Coming up with a name for one of Denver’s newest and tallest residential buildings was the easy part. The Confluence was built adjacent to Confluence Park, at the confluence of Cherry Creek and the South Platte River in Denver’s Lower Downtown. Coming up with the right look for the 35-story development was a trickier proposition, but thanks to the incorporation of metal wall panels from Morin, a Kingspan Group Company, the effort was just as successful.
In addition to great views and the benefits that come with living next to a vibrant, scenic park, The Confluence offers is residents a laundry list of luxury amenities. The project was completed in the summer of 2017 after three years of construction, but not without overcoming significant challenges related to zoning and the site itself.
Due to zoning restrictions, the building could occupy only about 20% of the 52,000 sq. ft. parcel that had been acquired for the project. Within that small footprint, the project’s design team was eventually able to place the 375’-tall tower, which features a four-story wing and a separate-but-attached six-story unit. Ground breaking for the project was in 2014 and soon after, excavation crews encountered coal tar. If that wasn’t enough, they also had to deal with head pressures of groundwater on the foundation three levels underground. Instead of looking at these limitations and restrictions negatively, Charles Gromatzky, lead architect and founder of Dallas-based GDA Architects, insists that they helped to inspire the building’s design.
“I think the actual lines of demarcation that cut across the site began to dictate the shape of the tower. And then when we saw the outboard diagrams we simply shaped some soft curves within those spaces to soften the tower shape and the tower itself began to resemble the beginning of a soft flower unfolding.”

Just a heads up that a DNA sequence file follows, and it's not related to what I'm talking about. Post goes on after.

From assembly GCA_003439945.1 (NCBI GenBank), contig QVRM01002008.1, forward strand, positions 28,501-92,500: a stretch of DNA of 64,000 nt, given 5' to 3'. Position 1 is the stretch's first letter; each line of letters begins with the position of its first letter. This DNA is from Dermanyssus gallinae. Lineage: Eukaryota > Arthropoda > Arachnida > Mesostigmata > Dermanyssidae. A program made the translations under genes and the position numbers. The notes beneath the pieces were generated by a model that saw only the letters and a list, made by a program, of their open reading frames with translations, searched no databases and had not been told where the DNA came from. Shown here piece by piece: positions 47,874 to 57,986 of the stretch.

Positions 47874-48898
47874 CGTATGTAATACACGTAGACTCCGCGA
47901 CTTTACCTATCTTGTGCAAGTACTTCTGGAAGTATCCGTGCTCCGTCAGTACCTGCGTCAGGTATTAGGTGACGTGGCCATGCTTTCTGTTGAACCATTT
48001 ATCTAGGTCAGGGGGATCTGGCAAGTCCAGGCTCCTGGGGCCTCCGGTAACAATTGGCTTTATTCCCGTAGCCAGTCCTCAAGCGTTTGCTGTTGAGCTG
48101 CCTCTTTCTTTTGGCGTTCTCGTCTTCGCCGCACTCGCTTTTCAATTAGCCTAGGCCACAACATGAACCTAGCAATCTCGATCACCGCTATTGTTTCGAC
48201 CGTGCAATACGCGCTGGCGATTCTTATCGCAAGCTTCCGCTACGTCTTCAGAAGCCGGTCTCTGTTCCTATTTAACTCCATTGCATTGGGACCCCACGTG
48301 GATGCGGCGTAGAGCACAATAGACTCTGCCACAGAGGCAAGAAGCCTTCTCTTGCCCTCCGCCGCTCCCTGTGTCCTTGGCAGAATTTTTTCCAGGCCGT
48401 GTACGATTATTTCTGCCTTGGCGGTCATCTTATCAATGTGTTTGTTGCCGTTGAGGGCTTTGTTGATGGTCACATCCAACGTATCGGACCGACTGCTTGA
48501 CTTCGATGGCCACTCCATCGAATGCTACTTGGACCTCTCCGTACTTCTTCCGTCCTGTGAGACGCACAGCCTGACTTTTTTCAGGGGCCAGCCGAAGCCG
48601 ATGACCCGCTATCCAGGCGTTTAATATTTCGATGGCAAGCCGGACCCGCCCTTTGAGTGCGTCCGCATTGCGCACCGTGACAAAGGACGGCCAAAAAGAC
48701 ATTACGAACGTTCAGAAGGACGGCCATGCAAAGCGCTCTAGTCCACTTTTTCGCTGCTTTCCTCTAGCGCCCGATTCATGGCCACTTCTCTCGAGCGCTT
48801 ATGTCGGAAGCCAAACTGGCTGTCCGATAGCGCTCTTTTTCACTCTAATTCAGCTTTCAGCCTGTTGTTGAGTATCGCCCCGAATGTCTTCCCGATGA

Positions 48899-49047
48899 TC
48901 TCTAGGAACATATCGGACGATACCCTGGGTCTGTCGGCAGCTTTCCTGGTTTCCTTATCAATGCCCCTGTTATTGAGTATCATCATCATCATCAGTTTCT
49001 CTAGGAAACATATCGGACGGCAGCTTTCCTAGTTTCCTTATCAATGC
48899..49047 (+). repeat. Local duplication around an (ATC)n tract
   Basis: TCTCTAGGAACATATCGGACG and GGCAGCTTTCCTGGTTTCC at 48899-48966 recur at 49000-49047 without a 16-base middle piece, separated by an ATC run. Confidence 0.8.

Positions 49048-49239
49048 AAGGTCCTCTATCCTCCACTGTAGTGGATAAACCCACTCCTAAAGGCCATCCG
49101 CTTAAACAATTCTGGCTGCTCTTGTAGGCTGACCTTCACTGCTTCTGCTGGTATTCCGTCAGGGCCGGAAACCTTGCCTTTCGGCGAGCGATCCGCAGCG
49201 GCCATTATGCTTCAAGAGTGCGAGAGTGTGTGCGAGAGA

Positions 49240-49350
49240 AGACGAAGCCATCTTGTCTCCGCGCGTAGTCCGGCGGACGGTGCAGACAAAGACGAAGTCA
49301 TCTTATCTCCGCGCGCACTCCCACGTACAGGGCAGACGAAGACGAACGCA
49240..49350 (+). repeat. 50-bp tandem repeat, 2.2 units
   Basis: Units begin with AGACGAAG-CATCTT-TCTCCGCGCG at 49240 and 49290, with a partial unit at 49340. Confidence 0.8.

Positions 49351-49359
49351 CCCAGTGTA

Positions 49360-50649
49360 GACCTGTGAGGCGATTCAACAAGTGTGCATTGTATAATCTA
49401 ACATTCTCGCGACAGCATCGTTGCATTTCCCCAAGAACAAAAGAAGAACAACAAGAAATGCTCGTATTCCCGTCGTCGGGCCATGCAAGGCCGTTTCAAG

To Gromatsky, the proximity to the flowing river dictated that the building could not be square and instead should mimic its curves.
“We knew that the building was going to stand out from the rest of the neighborhood by its sheer height,” says Gromatzky. “What we wanted to do was generate a shape to the building that began to move and have some motion as you went around it. It’s a really flowing shape. The building changes from every angle. It has a fluidity. It will never look the same from any area whatsoever.”
An interesting feature of the building—the bridge between the low-rise and the mid-rise structure—came about because of the zoning laws protecting the view of the park from the street. The bridge is a signature piece of the structure now because it features a pool with an elegant glass wall that opens up to the park.
Over 5,000 square feet of Morin's F-12 panel was used for this project. The panels were formed form 18-gauge galvalume steel and installed vertically with a negative pressure clip design to withstand high wind loads. This design, combined with the heavy-duty panels, is essential for a building 35 stories high in the mile-high city. Two colors of panels were used: bright silver and weathered zinc which has a blueish hue. They were arranged randomly on two faces of the tower to give the effect of falling water. To enhance this effect, programmable LED lights were run along the edge of the building and light up at night.
Sustainability was a huge factor for the architects. Morin panels are produced with sustainable metals and are LEED certified so they satisfied the design team’s commitment to achieving LEED Gold Certification.
Such a tall tower in the middle of a park might it seem obtrusive but looking at the tower at sunset when locals are taking an evening stroll through the park and fishing in the river, it is anything but. It is stunning. The light reflects off the glass and the sleek metal panels really do resemble cascading water.
Gromatzky comments that the Confluence will be one of the nicest buildings GDA architects has ever done and that it will set high standards for multi-family structures in Colorado.